Twelve months after devastating floods submerged one-fifth of Pakistan and left some 2,000 people
dead, new weather warnings have been issued, with humanitarian organisations saying the country is still at risk.
The country has failed to invest in prevention measures since last year's floods and is vulnerable to another disaster this monsoon season, according to Oxfam, the British aid agency, wich has also called for more to be spent on reconstruction, suitable housing and early-warning systems.
"Pakistan needs to act now. Investing in measures today that reduce the impact of disasters is essential to save lives and safeguard development gains in the future," Neva Khan, head of Oxfam in Pakistan, told Al Jazeera on Wednesday.
Al Jazeera's Imtiaz Tyab, reporting from Thatta in Sindh province, said: "[The] United Nations is warning that this year alone [up to] six million people could possibly be affected by flooding."
For its part, the Red Cross has warned that thousands still face a daily struggle to support their families. It said that together with the Pakistan Red Crescent Society, it was continuing to work together to assist families with emergency relief and infrastructure aid.
During last year's disaster, flood waters stretched from the Swat Valley in the north to Sindh in the south.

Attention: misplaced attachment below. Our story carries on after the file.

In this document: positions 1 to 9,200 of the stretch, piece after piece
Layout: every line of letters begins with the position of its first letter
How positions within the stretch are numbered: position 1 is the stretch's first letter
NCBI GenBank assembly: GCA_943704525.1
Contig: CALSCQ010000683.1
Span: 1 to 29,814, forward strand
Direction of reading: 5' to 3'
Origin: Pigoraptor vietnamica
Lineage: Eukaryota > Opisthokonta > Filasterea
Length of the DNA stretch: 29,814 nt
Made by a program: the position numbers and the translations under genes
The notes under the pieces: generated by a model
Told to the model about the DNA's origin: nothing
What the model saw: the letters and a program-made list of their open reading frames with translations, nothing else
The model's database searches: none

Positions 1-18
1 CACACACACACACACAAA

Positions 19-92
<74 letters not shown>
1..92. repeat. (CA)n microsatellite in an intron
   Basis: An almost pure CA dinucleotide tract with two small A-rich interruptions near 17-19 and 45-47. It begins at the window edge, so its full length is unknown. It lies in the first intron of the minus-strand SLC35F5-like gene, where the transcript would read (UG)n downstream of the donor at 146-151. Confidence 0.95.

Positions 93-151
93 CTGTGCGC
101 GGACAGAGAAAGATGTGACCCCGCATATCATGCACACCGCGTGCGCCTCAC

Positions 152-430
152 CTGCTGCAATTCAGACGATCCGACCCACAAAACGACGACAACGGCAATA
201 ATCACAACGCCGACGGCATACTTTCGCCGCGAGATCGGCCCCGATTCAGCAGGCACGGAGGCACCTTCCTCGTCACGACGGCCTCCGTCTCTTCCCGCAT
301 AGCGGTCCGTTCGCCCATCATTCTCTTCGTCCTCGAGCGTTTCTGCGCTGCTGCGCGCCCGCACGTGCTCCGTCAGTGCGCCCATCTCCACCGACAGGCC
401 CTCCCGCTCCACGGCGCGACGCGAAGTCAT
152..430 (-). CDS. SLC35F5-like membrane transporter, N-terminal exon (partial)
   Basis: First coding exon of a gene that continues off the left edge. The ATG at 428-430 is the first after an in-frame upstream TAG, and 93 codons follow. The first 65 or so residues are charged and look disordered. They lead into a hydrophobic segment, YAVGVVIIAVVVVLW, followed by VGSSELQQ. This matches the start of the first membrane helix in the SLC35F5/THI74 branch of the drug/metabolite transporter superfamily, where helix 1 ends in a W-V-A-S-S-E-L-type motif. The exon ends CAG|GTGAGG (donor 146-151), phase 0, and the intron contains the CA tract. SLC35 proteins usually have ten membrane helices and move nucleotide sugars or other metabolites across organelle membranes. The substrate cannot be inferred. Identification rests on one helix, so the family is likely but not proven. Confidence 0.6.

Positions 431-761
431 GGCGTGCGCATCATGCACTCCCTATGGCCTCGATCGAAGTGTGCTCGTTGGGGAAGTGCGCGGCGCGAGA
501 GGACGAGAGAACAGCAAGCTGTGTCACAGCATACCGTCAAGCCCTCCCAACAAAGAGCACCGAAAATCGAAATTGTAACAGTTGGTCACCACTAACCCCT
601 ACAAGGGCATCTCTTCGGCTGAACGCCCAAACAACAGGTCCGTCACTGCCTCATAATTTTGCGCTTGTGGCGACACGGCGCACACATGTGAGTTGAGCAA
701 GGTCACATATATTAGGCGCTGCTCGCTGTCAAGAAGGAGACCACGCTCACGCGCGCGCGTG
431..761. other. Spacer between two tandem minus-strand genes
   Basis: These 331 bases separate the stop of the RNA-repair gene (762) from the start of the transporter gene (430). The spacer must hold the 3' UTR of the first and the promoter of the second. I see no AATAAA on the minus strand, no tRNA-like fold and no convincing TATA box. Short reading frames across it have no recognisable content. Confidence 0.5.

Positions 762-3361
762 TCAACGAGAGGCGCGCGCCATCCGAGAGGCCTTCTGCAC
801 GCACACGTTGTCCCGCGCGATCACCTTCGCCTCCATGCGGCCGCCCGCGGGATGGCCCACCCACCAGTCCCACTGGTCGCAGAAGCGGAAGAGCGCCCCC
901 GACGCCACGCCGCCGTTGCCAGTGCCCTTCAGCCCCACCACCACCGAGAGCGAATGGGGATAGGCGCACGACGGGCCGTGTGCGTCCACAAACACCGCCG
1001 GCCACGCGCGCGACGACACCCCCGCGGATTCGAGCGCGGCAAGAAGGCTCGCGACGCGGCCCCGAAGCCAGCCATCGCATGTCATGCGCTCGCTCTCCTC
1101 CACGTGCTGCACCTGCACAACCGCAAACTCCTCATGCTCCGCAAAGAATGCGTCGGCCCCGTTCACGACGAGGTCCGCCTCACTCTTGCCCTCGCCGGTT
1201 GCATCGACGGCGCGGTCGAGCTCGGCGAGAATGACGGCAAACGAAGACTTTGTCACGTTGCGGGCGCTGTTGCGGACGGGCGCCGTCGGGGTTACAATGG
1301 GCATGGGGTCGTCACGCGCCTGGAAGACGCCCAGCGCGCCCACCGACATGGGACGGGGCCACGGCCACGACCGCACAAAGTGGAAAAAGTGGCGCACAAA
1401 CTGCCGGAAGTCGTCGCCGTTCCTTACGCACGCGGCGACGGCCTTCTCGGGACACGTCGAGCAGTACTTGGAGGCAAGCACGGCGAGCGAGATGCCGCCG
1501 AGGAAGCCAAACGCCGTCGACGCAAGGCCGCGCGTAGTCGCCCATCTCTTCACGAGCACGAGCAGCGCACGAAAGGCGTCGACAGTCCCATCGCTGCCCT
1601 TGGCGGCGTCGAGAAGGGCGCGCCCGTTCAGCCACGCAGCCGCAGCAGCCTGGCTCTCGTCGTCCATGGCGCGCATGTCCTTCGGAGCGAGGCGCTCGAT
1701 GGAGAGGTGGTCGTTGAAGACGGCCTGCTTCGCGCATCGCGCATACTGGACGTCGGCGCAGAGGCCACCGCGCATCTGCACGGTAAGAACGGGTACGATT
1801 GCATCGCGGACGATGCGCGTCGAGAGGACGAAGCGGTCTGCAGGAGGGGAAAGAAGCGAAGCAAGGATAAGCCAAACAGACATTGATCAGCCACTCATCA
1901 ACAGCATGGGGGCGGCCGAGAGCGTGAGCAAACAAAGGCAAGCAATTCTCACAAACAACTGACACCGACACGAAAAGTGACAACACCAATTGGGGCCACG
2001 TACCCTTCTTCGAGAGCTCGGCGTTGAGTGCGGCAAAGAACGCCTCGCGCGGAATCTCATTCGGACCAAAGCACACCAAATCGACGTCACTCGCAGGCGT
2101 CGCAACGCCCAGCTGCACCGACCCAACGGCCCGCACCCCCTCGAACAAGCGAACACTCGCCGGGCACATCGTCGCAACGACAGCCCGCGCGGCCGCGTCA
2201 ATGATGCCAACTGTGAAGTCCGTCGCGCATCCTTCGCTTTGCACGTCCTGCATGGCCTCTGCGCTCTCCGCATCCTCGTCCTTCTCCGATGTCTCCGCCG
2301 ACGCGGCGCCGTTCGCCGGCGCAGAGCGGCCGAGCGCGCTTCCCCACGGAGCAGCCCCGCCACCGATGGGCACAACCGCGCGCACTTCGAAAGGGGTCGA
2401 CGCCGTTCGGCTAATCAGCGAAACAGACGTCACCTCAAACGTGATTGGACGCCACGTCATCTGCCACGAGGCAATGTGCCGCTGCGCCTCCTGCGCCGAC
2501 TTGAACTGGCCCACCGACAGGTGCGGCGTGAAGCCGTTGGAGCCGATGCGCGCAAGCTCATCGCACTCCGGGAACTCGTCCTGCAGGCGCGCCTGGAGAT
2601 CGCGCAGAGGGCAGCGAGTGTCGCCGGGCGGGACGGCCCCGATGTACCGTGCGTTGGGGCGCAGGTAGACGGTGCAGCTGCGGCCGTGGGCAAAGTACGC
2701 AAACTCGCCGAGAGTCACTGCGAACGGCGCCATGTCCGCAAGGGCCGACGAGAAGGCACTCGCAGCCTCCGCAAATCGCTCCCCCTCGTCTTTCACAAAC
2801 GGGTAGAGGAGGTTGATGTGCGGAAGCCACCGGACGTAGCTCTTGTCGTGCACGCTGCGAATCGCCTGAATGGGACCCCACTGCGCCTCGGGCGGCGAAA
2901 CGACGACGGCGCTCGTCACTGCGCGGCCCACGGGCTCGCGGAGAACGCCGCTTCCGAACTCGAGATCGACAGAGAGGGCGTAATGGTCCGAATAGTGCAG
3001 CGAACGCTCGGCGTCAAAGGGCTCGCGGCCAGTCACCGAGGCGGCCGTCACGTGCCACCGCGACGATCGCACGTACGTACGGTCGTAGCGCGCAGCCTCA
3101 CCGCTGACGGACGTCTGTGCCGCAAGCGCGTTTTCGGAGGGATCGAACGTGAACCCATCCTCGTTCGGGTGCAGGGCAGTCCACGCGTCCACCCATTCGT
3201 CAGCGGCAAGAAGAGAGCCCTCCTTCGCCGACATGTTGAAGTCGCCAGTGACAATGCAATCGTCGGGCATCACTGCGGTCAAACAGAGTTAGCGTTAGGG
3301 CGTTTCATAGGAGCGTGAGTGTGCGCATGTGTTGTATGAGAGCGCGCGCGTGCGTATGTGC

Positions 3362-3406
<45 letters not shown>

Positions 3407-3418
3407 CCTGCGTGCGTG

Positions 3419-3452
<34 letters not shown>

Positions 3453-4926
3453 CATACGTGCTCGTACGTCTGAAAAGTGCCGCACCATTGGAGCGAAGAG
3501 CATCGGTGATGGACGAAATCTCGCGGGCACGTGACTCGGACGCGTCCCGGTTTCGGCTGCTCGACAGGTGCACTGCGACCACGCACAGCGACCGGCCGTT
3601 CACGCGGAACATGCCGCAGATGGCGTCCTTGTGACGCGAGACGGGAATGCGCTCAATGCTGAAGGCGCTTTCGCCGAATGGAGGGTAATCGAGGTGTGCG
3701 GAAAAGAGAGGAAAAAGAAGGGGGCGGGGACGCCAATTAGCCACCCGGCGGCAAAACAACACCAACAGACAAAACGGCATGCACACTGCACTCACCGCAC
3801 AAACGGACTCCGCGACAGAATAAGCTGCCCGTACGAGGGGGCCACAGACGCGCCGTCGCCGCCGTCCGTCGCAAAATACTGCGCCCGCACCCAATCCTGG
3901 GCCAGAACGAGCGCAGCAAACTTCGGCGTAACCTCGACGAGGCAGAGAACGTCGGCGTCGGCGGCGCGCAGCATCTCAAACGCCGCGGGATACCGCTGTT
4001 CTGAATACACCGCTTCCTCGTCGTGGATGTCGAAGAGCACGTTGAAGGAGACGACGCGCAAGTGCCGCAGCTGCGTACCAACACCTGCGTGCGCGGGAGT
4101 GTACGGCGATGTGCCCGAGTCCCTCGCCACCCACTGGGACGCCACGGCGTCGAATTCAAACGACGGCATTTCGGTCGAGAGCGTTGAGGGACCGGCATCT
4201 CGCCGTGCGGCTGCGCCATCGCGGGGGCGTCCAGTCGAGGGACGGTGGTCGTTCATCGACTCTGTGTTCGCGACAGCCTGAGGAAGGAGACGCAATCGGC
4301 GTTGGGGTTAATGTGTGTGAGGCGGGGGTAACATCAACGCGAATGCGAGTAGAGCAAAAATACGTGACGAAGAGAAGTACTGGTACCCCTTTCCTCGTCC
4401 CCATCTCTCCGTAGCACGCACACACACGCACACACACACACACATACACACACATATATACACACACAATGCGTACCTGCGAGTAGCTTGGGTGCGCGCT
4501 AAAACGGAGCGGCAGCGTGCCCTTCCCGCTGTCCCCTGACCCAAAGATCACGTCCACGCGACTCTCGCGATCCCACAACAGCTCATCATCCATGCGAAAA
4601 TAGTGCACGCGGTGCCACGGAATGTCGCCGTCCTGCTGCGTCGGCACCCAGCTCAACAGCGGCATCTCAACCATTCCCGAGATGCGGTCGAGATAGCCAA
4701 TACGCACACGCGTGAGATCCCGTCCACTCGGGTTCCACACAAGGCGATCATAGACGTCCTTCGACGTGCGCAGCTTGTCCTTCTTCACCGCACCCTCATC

About 20 million people were affected by the disaster, which also damaged or destroyed around 1.7 million houses.
"The flooding was so bad that Ban Ki-Moon, the UN secretary-general, described it as the worst humanitarian disaster he has ever seen," our correspondent said.
Al Jazeera's Kamal Hyder, reporting from Chakdara in the Swat Valley, said the 2010 flood "was called Pakistan's darkest hour. It displaced 20 million people, the cost to agriculture was $2.9bn and to infrastructure even greater.
"The scale of the damage to infrastructure is mind boggling. The government has estimated it to be close to $15bn. Most of the roads going up to upper Swat are in bad shape; they have either been washed away or totally destroyed."
Hundreds of thousands of people living in the affected areas are still without permanent homes, Al Jazeera's correspondents reported.
"The governmment is seen to be almost oblivious to the problems of the people," Al Jazeera's Hyder said.
"There are complaints that the civilian government, which should have come in, fill the void and offer some relief to the people. That has not happened and of course that is what is necessary."
The UN had appealed for $2bn in aid money. However, a year later, the world body is still $600m short.
"The world response was good, but it is still underfunded," Fadlullah Wilmot, Pakistan country director of Islamic Relief, told Al Jazeera.
"Four million people have been helped, but 14 million more still need help."
"This was a huge disaster. It's like the whole of England was covered by water and the whole of Holland was evacuated, so that just gives you some picture of the disaster," he said.
Now, with communities along river banks in Pakistan once again being told to prepare for heavy monsoon rains, there are fears that the threat of another disaster will wash away whatever recoveries were made since the last time disaster stuck.